This is unlike the first example, where the mattress comes with inherent cushioning properties. So what you get there is both the foam and mattress working together, and hence the process of isolating the memory foam’s cushioning sensation becomes a difficult task.
This analogy applies to the Saucony Triumph ISO 2 and Guide 9. The ISO has a soft EVA midsole, so along with the topsole sheet, the rest of the midsole tends to cushion bodyweight as well. So while the Everun insert is doing is job, it doesn’t feel as responsive – it gets blended into the rest of the midsole softness.
In contrast, the Guide 9’s midsole is very firm, a result of a hard medial post and overall higher density than the ISO.
Refer to the firm floor and foam example here; the firmness of the Guide 9’s midsole allows the Everun insert to work its magic much better. We’ve done miles in the ISO 2 and the Guide 9; and we’re of the opinion that the Guide 9 feels much more responsive to run in than the ISO. The Triumph ISO on the other hand has more padding, but then that isn’t the same thing as responsive.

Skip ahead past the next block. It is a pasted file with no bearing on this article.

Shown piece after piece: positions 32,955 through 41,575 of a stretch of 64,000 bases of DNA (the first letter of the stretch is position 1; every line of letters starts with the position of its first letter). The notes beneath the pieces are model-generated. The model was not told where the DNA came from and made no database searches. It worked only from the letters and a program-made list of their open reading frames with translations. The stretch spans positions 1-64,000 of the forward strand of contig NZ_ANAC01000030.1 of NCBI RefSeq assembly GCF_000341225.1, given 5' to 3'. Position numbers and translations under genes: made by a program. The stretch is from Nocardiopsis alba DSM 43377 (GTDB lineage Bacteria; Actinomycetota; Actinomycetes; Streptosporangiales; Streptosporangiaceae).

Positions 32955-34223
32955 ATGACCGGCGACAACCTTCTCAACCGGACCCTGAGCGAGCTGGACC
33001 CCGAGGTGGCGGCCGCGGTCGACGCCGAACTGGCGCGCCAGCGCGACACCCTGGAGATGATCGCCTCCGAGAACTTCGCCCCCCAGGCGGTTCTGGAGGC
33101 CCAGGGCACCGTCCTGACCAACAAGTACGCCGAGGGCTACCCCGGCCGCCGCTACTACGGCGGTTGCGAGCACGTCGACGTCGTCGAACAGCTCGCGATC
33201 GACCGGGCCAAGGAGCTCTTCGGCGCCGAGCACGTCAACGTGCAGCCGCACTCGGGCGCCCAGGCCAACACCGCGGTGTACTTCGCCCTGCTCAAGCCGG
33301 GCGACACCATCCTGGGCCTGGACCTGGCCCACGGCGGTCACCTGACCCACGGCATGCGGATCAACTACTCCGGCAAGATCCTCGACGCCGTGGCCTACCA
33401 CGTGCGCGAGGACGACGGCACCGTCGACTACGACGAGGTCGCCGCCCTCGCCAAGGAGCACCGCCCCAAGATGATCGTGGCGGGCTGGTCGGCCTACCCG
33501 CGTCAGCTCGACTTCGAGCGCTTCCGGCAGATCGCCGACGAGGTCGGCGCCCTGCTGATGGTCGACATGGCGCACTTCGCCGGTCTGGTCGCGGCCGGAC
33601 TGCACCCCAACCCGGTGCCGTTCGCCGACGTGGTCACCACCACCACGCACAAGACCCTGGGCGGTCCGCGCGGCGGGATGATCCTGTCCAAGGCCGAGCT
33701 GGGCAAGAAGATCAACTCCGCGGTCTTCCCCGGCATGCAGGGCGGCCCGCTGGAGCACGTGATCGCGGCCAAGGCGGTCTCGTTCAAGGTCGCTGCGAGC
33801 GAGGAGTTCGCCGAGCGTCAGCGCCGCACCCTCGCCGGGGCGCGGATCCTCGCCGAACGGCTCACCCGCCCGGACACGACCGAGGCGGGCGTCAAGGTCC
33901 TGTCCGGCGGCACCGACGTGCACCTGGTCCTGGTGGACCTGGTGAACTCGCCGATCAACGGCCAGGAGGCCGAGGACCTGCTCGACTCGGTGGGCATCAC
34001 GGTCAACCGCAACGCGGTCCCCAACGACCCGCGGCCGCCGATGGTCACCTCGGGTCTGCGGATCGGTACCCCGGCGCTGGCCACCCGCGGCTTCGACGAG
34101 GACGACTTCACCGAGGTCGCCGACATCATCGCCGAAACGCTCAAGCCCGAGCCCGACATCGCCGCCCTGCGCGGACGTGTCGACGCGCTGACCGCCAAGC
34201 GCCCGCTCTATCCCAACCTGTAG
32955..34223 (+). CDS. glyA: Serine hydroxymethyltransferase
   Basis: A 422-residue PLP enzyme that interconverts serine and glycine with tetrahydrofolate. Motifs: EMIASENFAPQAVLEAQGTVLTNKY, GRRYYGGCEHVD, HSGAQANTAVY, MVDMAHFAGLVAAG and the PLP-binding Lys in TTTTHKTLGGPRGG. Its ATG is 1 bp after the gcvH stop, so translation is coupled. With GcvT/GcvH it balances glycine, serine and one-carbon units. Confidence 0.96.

In our review of the non-Everun Guide 7 and 8, we talked of those shoes as having a near neutral ride behavior, regardless of the medial posted construction. After running in the Guide 9, we maintain the same position – that the Guide has a broad appeal to most kind of runners, including those who prefer their shoe without a medial post.
Actually, the neutral manners are more pronounced on the Guide 9 than it was on G-8 and 7. To know why this happens, deconstructing the midsole design helps yield useful insights.
‘Topsole’ is an apt description of the Everun insert, because it happens to be exactly that. Everun is clearly inspired by adidas Boost tech, which basically involves co-molding a colony of Polyurethane globules.
This unique molding of the resilient Polyurethane compound ends up giving the Boost foam its hallmark ride quality.